"Transformed by Love and Compassion"
What You Need To Know:
Despite its funny satire, JOJO RABBIT becomes a very moving experience as the boy interacts with the Jewish girl and rediscovers his humanity. Essentially, JoJo is transformed by love and compassion. That said, there’s some humanist, existentialist philosophy in JOJO RABBIT. The movie also contains lots of PG-13 foul language and strong violence. So, MOVIEGUIDE® advises extreme caution for JOJO RABBIT.
JOJO RABBIT is a quirky satire about a young boy’s growth from being an Anti-Semitic, gung ho member of the Hitler Youth during World War II to being a better person when he finds out his mother is hiding a teenage Jewish girl in their attic. Despite the satire, which includes scenes where the boy interacts with a child’s imaginary vision of what Adolf Hitler is like, JOJO RABBIT becomes a very moving experience as the boy interacts with the Jewish girl and rediscovers his humanity, but the movie has a lot of PG-13 foul language and some violence. So, MOVIEGUIDE® advises extreme caution.
The movie opens with 10-year-old Johannes aka JoJo and his chubby friend, Yorki, excited about attending their first Hitler Youth camp in the wilderness. JoJo’s imaginary friend, a naïve child’s version of Der Fuhrer, Adolph Hitler, gives JoJo a crazy pep talk, which has JoJo screaming as he exits his house.
The Hitler Youth camp is run by a disillusioned disabled German soldier with an injured right eye, Captain Klenzendorf. During his quirky introduction to the boys, the Captain admits Germany is losing the war.
Later, two of the older boys ask the other boys if they’re prepared to kill for Hitler. Of course, all the boys say yes, including JoJo. One of the older boys picks JoJo out of the group and orders him to wring the neck of a bunny rabbit. To his credit, JoJo can’t bring himself to kill the rabbit, and he runs off into the woods with all the other boys screaming, “JoJo Rabbit.”
In the woods, JoJo has a talk with his imaginary friend, Hitler, who tells JoJo that killing a rabbit is no big deal. In fact, he tells JoJo that rabbits are among the most courageous animals in the forest because every animal and every human being is after them. Hitler reminds JoJo that, in the beginning, everyone was against him and thought he was the crazy one.
Hitler gives JoJo another screaming pep talk. Then, as the other boys are practicing how to throw a grenade, JoJo and Hitler run screaming through the camp. JoJo picks up one of the grenades and throws it, but the grenade hits a tree and bounces back to him. Hitler runs away as JoJo lets out an epithet. A longshot shows the explosion, and the movie cuts to JoJo in the hospital with his mother. The movie shows that the explosion has left a crazy scar on JoJo’s cheek and left him with a limp. JoJo is depressed, but his mother comforts her son and tries to pick up his spirits.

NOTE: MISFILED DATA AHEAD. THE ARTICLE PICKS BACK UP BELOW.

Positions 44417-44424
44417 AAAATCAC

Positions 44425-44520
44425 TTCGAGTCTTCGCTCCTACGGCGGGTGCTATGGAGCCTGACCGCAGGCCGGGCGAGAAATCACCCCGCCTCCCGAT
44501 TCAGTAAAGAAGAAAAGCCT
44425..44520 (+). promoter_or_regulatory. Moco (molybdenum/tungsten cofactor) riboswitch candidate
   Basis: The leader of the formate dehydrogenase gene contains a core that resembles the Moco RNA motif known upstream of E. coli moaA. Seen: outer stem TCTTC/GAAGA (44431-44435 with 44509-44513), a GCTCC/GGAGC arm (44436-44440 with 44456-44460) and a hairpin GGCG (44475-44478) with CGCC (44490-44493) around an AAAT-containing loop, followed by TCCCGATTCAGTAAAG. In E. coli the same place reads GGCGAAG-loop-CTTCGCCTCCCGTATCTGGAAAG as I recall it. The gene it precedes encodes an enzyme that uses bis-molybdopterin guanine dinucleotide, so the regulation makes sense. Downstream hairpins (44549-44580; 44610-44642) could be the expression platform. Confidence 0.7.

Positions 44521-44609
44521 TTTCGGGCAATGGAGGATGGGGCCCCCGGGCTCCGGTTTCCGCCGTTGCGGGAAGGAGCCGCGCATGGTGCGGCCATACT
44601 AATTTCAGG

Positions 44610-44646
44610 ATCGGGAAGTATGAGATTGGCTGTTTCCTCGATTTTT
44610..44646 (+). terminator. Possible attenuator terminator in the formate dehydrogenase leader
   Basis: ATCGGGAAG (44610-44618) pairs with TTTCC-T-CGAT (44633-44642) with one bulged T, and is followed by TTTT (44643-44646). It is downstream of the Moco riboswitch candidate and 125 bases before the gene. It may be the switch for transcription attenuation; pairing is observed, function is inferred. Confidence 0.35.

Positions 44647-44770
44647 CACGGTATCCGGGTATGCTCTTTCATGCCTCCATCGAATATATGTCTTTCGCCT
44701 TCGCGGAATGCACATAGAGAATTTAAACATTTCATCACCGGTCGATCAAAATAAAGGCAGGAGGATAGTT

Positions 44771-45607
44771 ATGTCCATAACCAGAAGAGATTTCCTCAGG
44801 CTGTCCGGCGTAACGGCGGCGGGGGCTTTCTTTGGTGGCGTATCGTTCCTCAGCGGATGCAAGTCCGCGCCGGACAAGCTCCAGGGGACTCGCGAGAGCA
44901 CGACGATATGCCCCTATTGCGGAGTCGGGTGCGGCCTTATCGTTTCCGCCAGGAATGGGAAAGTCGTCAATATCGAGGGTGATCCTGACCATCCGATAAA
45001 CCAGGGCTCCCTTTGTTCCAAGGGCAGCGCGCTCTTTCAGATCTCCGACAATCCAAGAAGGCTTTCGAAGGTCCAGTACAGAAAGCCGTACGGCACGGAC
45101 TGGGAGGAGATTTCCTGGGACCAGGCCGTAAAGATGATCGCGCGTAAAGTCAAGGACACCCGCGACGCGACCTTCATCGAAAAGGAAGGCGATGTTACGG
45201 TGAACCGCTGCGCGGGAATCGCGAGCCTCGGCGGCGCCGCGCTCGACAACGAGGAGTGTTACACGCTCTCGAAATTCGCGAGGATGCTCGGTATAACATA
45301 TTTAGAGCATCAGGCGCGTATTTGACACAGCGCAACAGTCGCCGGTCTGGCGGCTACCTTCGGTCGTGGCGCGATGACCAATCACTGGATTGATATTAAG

Meanwhile, because of the accident, Captain Klenzendorf has been demoted to work in the local propaganda office. He doesn’t hold this against JoJo, however. In fact, he’s taken a liking to JoJo, and JoJo starts running errands for the office.
One day, JoJo hears some noises in the attic. He discovers that his mother, who often playfully argues with her son about the evils of the Nazi Party and Hitler, is letting a teenage Jewish girl named Elsa hide in the attic above the bedroom of JoJo’s late sister, who died. Elsa manages to steal JoJo’s special Hitler Youth knife and threatens him not to alert the authorities about her. She reminds JoJo that, if he tells on her, they will take his mother away and lock her up in a concentration camp. Elsa also orders JoJo not to tell his mother that he knows about her.
JoJo is cowed by Elsa at first, but then he surmises that, if he did tell his mother he knows about Elsa, his mother just might throw Elsa out into the street to protect her son. We’ve got a Mexican standoff, JoJo tells Elsa.
As the days pass, JoJo asks Elsa what Jews are really like. She fills his head with a lot of nonsense, which he then writes down in a book he’s writing titled, “Youhoo Jew.” JoJo also discovers that his mother is part of the Resistance, as is his father, who was supposed to be out fighting the war.
When a tragedy suddenly changes everything, JoJo must decide whose side he’ll take.
Despite all the satire, JOJO RABBIT becomes a very moving experience as the boy interacts with the Jewish girl and rediscovers his humanity. Eventually, JoJo must overcome tragedy and danger while he’s being transformed by love and compassion. Also, in the end, JoJo realizes Hitler is just a hateful coward. Hitler’s cowardice is contrasted with the courage of Captain Klensendorf, who realizes JoJo’s mother is a member of the Resistance, but doesn’t tell anyone. In one of the movie’s most poignant scenes, he tells JoJo that his mother was “a good person, a really good person.” Happily, this scene isn’t the only touching, highly emotional scene in the movie. There are several others that will leave an indelible mark on viewers.
Even though JOJO RABBIT ends on a happy, redemptive note, the filmmakers make several positive references to the acclaimed German poet Rainer Rilke, a left-wing, existentialist artist who rejected the Deity of Jesus Christ. The movie ends with a passage from Rilke, “Let everything happen to you, beauty and terror. Just keep going. No feeling is final.”
JOJO RABBIT also contains plenty of PG-13 foul language and strong violence. The more extreme and gory violence actually occurs off screen or from a distance, such as the explosion that scars JoJo’s face.
MOVIEGUIDE® advises extreme caution.